I think 99% of you completely misunderstood what Rohrer was saying here...
Well, he is telling people that they should buy games at full price so they can appreciate them more...
Partly, but he's also saying that he doesn't want his game to be an impulse purchase from someone who never played it. Dude wants his game to be more. He wants people who buy his game to buy it because they really want it, not because fuck it, it's cheap. There's nothing wrong with that.
^^ This is what attracted me to the argument in the first place.
This discussion seems really strange to me. People seem to be taking this really, really personally. Do people think that he is saying that players who buy games on steam sale are bad people? That's not how I read this at all.
I expected people to have strong opinions on this, but nowhere in Rohrer's discussion (here or on his website) does he say the people who engage in sales culture are bad people. He's only pointing out what he perceives as negative consequences. The fact that some folks are taking this so personally is really surprising to me.
"There’s a rush among game developers," he told me. "All of my friends that I know that are multimillionaires, they made more than half of their money in these Steam sales. Over the past couple of years, I’ve just been hearing all these stories from people. 'Oh, yeah, the sales are where you’re going to make your money, man! I did a midweek madness, and that doubled my money right there!” [laughs] 'I was deal of the day a few weeks later--and again! I doubled!' And they just act like this is the way it is and this is amazing. If you stop and ask one of them, 'you realize that most of those people who bought it, when it was midweek madness or whatever, don’t actually play it?' And they just shrug. 'Who cares, as long as I get their money, right?'"
This entire section felt incredibly surreal when reading it, to the point that I'm actually doubting its veracity.
You can listen to it yourself on the Interview Dumptruck, thankfully!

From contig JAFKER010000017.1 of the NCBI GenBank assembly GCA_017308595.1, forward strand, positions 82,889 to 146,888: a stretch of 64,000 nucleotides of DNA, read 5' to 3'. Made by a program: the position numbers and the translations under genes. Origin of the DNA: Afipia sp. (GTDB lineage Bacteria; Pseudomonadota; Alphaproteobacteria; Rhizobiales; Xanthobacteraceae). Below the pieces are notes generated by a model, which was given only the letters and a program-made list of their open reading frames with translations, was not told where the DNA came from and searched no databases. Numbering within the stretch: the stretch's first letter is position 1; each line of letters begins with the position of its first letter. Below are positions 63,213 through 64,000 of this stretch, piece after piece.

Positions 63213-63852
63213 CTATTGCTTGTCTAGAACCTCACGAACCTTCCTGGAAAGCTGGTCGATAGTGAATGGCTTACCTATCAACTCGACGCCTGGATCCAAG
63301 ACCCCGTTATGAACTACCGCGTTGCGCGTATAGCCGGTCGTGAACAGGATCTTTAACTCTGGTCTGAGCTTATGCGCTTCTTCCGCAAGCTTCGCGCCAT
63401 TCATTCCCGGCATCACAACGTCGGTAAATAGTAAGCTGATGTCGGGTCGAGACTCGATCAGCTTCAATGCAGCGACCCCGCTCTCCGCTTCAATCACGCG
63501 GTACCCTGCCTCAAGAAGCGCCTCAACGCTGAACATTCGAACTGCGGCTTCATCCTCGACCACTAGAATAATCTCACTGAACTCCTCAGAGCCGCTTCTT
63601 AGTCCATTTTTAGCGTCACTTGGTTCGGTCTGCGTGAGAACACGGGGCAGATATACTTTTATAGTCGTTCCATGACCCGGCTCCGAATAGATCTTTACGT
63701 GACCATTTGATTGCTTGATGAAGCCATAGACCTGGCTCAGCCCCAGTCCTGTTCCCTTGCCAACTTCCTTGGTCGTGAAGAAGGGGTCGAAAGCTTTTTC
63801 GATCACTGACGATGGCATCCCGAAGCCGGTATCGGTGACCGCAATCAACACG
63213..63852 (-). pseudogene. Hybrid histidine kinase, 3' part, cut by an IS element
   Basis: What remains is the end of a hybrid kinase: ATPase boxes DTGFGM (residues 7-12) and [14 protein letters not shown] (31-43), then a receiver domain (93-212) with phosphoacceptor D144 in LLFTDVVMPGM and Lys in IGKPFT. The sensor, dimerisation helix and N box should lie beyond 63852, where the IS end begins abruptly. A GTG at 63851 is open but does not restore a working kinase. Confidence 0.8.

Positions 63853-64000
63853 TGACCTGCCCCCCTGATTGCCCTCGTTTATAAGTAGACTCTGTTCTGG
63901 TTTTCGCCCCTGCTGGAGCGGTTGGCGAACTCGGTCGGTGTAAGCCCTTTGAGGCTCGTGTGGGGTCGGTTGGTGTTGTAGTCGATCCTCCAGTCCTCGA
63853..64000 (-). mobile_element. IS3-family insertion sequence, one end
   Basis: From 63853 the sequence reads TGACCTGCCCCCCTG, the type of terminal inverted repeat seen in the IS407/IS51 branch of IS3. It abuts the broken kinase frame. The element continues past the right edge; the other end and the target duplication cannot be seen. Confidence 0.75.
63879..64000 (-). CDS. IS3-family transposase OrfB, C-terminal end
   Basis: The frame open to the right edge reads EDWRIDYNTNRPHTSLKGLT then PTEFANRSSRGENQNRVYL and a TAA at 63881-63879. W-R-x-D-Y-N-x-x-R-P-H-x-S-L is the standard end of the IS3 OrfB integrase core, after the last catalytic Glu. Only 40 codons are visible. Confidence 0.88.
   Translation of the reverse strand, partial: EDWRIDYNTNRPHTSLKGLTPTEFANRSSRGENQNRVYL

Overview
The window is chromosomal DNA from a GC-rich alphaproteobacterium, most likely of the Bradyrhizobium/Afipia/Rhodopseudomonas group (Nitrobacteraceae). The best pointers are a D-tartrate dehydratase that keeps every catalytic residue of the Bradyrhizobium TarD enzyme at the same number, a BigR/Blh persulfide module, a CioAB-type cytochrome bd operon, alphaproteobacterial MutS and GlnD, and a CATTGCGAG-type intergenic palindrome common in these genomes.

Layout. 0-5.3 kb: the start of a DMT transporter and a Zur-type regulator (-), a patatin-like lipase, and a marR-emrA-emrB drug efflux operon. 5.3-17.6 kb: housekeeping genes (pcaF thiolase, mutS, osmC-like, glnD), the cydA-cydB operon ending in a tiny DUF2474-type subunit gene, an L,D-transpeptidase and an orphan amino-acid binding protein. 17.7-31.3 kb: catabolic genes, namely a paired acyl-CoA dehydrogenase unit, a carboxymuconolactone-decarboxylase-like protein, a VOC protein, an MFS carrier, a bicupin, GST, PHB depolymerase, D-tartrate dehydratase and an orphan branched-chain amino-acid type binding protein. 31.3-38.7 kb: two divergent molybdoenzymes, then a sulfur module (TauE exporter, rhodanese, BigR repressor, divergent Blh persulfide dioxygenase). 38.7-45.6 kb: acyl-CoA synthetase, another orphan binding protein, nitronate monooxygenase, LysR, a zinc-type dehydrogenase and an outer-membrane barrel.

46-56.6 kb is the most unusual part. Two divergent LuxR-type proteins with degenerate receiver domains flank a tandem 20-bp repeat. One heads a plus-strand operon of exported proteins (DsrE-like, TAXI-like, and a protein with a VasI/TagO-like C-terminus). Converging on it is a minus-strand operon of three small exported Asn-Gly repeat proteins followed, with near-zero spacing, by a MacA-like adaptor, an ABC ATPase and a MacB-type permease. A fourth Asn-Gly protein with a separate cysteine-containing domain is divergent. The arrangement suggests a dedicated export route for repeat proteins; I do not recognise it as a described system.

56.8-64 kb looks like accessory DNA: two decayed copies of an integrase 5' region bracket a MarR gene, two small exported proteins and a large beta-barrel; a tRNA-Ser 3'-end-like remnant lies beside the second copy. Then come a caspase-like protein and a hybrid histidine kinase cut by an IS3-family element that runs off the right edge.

I really like your work on Giant Bomb and appreciate your viewpoint, but stories like this one or the booth babes article you did a long while back genuinely make me ask a few questions:
1. Is Patrick only writing this article because he knows it will result in a ton of mixed/angry comments that will drive up page views, or does he have a genuine interest in the subject matter he is covering?
2. Is he purposely using the words of other people to convey an opinion he has without directly stating it himself so that he can hide behind a "journalist" badge rather than a "blogger" badge?
To be clear, I'm not accusing you of baiting, it's just that the subjects discussed in some of these articles feel like total bait material. I guess that's the point though right? You would rather talk about something that will inspire discussion (of all variety) rather than write top ten most wanted lists and other boring garbage? Makes sense.
My point is, I'm a member who really likes what you contribute to the site and the work you do, but even I raise an eyebrow at some of the things you write about. I suspect that means you've done a good job. :)
Of course not. Jason Rohrer is a well respected game designer who's made some excellent games in the past. I don't agree with everything Jason has to say, but the counterintuitive notion that game sales (could) create create unforeseen negative consequences is absolutely a conversation with having. If I wanted to publish articles just to generate comments, there are way easier ways to do that than spending an hour researching Jason's topic, two hours transcribing our interview, an hour writing our interview, half an hour edited the article design, and finally half an hour editing the podcast version of the interview. :)
If it takes me an hour to begin enjoying and understanding your indie video game then you've made some really poor design choices (usually in favor of aesthetic).
Would anyone play a board game where no one was having any fun for the first hour. No, obviously.
To a certain extent the low price of indie games in general has devalued video games as a whole for me personally and I in no way think that's a bad thing.
If I'm going to pay sixty dollars for your "AAA" title, then it better damn well be a great game or else fuck you cause I spent ten dollars on Hotline Miami and that game phenomenal.
I wouldn't agree with that at all. I didn't enjoy Spelunky in my first hour because it's not meant to be enjoyed--it's meant to be studied through failure. The game doesn't communicate that in its tutorial, nor does it beat you over the head with it at any other point. It's for you to discover. The reason I put the game down on XBLA was because I didn't get what the game was about.